The KV Kamath committee has selected 26 sectors which will require restructuring based on its analyses of financial parameters hit due to the economic crash caused by the coronavirus pandemic. In its report the five member committee said power, construction, iron and steel, roads, real estate, wholesale trading, textiles, consumer durables, aviation, logistics, hotels, restaurants and tourism, mining are among the sectors that will need restructuring. The committee selected five financial parameters related to leverage, liquidity, debt serviceability etc.
The financial parameters included total outside liability to adjusted tangible net worth, debt to EBIDTA, current ratio, debt service coverage ratio (DSCR) and average debt service coverage ratio (ADSCR) “Time is of essence at the present juncture. Considering the large volume and the fact that only standard assets are eligible under the proposed scheme, a segmented approach of bucketing these accounts under mild, moderate and severe stress, may ensure quick turnaround. To complete this task simplified restructuring for mild and moderate stress may be prescribed. Severe stress cases would require comprehensive restructuring,” the committee said.
The RBI had formed a five member committee under the chairmanship of former ICICI Bank CEO KV Kamath to make recommendations on the financial parameters to be considered in the restructuring of loans impacted by the Covid 19 pandemic. Other members of the committee are former State Bank of India executive Diwakar Gupta, current Canara Bank chairman TN Manoharan, consultant Ashvin Parekh and Indian Banks’ Association (IBA) Chief Executive Sunil Mehta who was also a secretary to the committee. The committee will also scrutinize restructuring of loans above Rs 1500 crore. The term of the committee has been extended till June 30 2021.
The committee has recommended sector-specific thresholds for each ratio in respect of 26 sectors to be taken into account while finalizing the resolution plans. In respect of other sectors where certain ratios have not been specified, the lenders shall make their own assessment keeping in view the contours, Reserve Bank of India said in a press release. The committee has recommended sector specific parameters which it said may be considered as guidance for preparation of resolution plan for a borrower in the specified sector. The plan has to be prepared based on the pre-Covid-19 operating and financial performance of the borrower and impact of Covid-19 on its operating and financial performance in the first and second quarter of this fiscal and to assess the cash-flows for this, next and subsequent years.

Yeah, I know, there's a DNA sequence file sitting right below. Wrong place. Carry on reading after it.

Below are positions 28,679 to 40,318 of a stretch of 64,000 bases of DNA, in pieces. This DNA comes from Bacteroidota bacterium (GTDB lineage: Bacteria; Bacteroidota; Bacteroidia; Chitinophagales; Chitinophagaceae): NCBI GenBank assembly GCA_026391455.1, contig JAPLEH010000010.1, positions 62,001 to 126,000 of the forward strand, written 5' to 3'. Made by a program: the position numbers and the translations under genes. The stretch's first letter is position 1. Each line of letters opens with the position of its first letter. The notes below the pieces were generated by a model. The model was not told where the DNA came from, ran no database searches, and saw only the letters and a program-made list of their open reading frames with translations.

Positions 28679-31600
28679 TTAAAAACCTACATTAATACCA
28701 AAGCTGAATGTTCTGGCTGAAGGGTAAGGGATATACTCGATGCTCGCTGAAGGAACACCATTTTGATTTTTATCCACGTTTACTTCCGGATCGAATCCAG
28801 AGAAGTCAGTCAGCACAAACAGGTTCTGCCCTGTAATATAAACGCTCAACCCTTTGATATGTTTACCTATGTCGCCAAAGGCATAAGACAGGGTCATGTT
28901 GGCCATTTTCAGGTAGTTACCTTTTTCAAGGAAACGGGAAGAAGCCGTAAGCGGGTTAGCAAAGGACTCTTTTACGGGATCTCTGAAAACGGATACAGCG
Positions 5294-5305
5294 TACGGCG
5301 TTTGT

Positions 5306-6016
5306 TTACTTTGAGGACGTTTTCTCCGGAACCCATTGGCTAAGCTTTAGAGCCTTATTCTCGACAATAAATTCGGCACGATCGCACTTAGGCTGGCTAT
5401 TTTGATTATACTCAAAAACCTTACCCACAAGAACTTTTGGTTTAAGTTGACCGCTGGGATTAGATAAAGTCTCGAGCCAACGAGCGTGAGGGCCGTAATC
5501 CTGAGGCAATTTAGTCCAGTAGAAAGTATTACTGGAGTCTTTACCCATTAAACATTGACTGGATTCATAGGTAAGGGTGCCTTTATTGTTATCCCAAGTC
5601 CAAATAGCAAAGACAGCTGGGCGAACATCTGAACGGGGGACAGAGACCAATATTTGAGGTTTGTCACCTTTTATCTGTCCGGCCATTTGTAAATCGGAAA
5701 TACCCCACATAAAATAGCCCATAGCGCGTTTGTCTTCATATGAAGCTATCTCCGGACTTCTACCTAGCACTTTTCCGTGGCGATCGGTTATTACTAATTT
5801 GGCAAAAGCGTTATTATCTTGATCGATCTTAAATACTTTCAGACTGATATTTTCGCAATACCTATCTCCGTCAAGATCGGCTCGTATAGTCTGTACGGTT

“In these financial projections, the threshold total outside liability to adjusted tangible net worth and debt to EBIDTA ratios should be met by fiscal 2023. The other three threshold ratios should be met for each year of the projections starting from fiscal 2022. The base case financial projections need to be prepared as part of resolution plan,” the committee said. In respect of those sectors where the threshold parameters have not been specified by the committee, lenders can make their own internal assessments for the solvency ratios.
Total outside liability to adjusted tangible net worth ratio is the addition of long-term debt, short term debt, current liabilities and provisions along with deferred tax liability divided by tangible net worth net of the investments and loans in the group and outside entities. “The committee has uniformly proposed thresholds for current ratio, DSCR and ADSCR… borrowers eligible under the current framework are standard accounts and as such, they may require some time to restore their position to pre-Covid-19 levels,” the committee said.
Current ratio is current assets divided by current liabilities while debt service coverage ratio (DSCR) is the addition of net cash accruals along with interest and finance charges divided by addition of current portion of long term debt with interest and finance charges. Average Debt Service Coverage Ratio (ADSCR) is the addition of net cash accruals along with interest and finance charges divided by addition of current portion of long term debt with interest and finance charges over the period of the loan.
The committee did not prescribe any threshold for current ratio for the automobile sector due to the “just in time inventory” business model for raw materials and parts, and finished goods inventory being funded by channel financing available from the dealers. For aviation it has kept current ratio at 0.40 and above because its cash and carry model and higher current liabilities in form of advance received from customers which are approximately two months of yearly sales of the airline industries. For real estate the committee has recommended to consider the parameters at project level rather than at entity level.